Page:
Words by Justine Chamberlain
This week Manchester Metropolitan University (MMU) held an open discussion about including the definition of caste in the UK’s legal framework,
hosted by employment law specialist barrister Barry Harwood-Gray, from Kenworthys Chambers in Manchester.
The topic of caste is becoming increasingly important in the UK and Europe and particularly so for the legal community. In a recent case Tirkey v Chandok, where a woman was allegedly treated like a slave because of her caste, the judge ruled that the plaintiff was indeed discriminated against because of her caste – a landmark ruling. Chris Milsom, barrister at Cloisters Chambers who represented Tirkey in the case, explained that while the number of cases where caste is a significant factor is few, a positive result of this case may lead to more cases being brought forward.
But why is caste becoming an issue? Caste is prevalent in various communities around the world. Professor David Mosse of the School of Oriental and African Studies (SOAS) has worked on the caste system of India for decades. He says, “Caste has changed but not disappeared… we have seen new manifestations of caste,” and it ‘acquires new forms’ such as moving away from agriculture to business. The result of caste distinctions is a barring from resources and jobs, keeping people in poverty. Although it might resemble class, it goes much further.
Dr Meena Dhanda, reader in Philosophy and Cultural Politics at the University of Wolverhampton, who is an expert on caste discrimination, says that in India, segregation of the castes is a serious issue. In Punjab, she says, residences are separated by streets that are not crossed, and there are even places where there are different kinds of cups for upper and lower castes.
This is all too similar to past racial segregation in counties such as the UK and USA so it’s not difficult to imagine why the UK has been directed to change its
law to include caste as a form of discrimination in the Equality Act.
Professor Annapurna Waughray, senior lecturer in law at MMU says that the UK is now required by section 97 of the Enterprise and Regulatory Reform Act 2013 to amend the Equality Act to “provide for caste to be an aspect of race” and that the lawmakers will be required to act on this. It has been unlawful in India to discriminate against people based on their caste since 1950, but it has never been defined.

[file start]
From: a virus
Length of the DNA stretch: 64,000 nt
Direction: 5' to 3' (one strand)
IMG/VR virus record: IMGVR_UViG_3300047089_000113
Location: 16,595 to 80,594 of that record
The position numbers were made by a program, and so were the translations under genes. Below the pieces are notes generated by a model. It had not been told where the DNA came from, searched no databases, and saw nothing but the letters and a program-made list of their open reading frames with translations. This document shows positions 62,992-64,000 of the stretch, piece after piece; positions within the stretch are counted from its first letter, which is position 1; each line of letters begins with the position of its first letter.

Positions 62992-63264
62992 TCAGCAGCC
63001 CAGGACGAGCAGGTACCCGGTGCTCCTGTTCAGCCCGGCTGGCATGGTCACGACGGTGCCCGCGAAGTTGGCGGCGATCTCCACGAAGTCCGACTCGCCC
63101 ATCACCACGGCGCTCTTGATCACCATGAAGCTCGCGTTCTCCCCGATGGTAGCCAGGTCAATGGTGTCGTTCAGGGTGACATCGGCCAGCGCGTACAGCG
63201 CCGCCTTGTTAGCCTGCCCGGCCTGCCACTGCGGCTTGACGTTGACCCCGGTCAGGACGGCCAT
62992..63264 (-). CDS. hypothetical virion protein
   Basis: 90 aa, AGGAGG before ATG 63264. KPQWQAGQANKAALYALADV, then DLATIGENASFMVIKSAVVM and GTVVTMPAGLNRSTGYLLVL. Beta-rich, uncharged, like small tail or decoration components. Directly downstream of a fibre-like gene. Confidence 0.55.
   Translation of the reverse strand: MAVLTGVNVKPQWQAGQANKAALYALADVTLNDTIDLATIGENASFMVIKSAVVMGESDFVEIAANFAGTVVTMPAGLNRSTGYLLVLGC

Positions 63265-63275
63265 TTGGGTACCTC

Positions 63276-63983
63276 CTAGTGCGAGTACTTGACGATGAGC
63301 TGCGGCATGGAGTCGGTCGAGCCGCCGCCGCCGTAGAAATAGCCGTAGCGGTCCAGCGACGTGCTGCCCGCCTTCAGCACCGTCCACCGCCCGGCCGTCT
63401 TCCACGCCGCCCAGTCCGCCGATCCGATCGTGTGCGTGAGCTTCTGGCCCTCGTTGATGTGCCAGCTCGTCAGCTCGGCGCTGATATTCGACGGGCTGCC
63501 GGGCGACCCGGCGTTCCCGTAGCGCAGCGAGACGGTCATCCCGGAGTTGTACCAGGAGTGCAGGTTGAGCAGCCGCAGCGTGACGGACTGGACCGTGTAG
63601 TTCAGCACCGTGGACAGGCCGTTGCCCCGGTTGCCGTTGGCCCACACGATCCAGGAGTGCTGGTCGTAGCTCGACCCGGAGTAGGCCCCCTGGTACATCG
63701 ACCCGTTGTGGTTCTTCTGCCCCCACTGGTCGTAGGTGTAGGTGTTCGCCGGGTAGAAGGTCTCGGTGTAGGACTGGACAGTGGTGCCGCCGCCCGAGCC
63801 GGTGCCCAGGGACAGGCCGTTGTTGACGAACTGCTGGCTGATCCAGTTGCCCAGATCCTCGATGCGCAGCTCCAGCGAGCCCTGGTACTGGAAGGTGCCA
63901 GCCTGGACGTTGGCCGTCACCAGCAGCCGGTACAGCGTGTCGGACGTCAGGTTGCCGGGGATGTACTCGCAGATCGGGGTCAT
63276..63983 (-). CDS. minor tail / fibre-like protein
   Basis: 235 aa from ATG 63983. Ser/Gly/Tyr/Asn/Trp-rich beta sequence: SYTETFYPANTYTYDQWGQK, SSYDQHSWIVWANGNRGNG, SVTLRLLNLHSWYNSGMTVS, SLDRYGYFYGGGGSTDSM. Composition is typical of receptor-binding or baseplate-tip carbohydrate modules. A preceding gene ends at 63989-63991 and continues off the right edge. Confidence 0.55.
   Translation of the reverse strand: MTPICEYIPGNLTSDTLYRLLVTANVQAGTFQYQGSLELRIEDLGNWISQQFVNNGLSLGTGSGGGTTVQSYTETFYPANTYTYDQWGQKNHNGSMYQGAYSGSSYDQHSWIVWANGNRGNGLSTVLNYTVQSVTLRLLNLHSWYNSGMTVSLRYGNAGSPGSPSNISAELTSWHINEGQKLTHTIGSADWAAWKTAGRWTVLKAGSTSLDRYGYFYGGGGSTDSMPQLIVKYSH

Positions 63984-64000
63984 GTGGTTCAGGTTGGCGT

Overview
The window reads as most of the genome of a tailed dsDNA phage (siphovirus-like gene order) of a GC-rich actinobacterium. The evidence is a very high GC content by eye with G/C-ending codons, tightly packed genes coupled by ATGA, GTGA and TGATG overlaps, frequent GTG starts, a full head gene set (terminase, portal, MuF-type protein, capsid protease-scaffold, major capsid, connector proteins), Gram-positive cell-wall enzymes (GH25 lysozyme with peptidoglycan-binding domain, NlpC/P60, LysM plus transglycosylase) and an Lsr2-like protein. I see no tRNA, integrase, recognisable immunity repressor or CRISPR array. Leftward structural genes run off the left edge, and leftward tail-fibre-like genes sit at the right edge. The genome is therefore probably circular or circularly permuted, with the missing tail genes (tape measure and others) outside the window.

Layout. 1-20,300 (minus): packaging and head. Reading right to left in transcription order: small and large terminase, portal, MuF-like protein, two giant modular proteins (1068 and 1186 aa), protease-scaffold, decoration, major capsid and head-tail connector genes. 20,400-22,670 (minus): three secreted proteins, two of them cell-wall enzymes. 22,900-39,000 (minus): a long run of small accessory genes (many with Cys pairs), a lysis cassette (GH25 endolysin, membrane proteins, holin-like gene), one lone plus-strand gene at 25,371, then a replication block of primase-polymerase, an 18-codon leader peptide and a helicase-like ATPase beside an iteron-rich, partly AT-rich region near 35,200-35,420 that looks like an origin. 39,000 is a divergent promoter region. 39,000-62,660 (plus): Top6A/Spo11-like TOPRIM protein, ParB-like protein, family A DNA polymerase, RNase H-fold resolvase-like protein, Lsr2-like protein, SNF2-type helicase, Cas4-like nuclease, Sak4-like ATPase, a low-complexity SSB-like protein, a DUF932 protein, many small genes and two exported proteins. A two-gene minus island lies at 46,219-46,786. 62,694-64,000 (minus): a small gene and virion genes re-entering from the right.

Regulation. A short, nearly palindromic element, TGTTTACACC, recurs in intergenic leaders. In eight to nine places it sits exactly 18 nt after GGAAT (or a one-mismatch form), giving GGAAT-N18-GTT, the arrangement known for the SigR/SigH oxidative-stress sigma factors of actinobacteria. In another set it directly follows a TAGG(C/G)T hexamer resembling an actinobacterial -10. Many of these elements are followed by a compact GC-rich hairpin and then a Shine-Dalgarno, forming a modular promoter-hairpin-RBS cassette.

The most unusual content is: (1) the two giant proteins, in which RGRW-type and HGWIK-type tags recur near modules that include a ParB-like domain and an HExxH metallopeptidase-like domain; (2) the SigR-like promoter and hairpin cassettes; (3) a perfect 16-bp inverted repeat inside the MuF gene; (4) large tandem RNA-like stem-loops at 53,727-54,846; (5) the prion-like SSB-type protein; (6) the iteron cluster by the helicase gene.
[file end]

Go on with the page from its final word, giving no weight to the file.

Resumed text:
The panel say some people migrating from South Asia are bringing the caste distinctions and continuing to treat people differently in Britain but others are shaking off caste and see a negative impact in defining it in UK law. Mosse says if we consider caste as something that is dying in British society, then there are people who say that defining it in law will reinstate or reinforce discrimination. Dhanda also argues that if caste is specified as an aspect of racism, it could make a definition that makes people feel excluded.
There is another aspect, senior lecturer in employment law at MMU Nessa Sharkett adds, in that if caste becomes explicitly stated in law, it could be a ‘back door for bringing in the class system’ into legal definition of discrimination, and open the floodgates to other accusations of discrimination and racism, such as on which council estate someone might have been brought up.
Although sometimes associated with certain religions, Mosse explains that in India, caste is established in Christian, Sikh and Islamic communities as well as Hindu but that ‘in all the world religions there are strong, anti-caste equality prioritising theologies’. The panel is agreed there is a sociological issue with culture, not religion, and an informed audience member adds that there could be more help from communities in Britain on opening up the issue, like the way forced marriages and FGM has escaped from private into public consciousness.
Sharkett, who is also an Employment Judge, points out that if caste becomes legally defined in UK law then the judiciary will quickly have to come up to date on what it is. Judges will have to be trained on how to interpret caste discrimination and experts will need to be found to advise on cases. But, she adds,
an expert in caste would not necessarily be available to a court to give evidence, and warns that her main concern is about the lack of general knowledge on the subject. Milson adds that people working on recent cases that have referenced caste, have had to refer to internet sources, including Wikipedia,
to understand the issue.
The panel unanimously agreed that caste needs to be brought out from behind closed doors.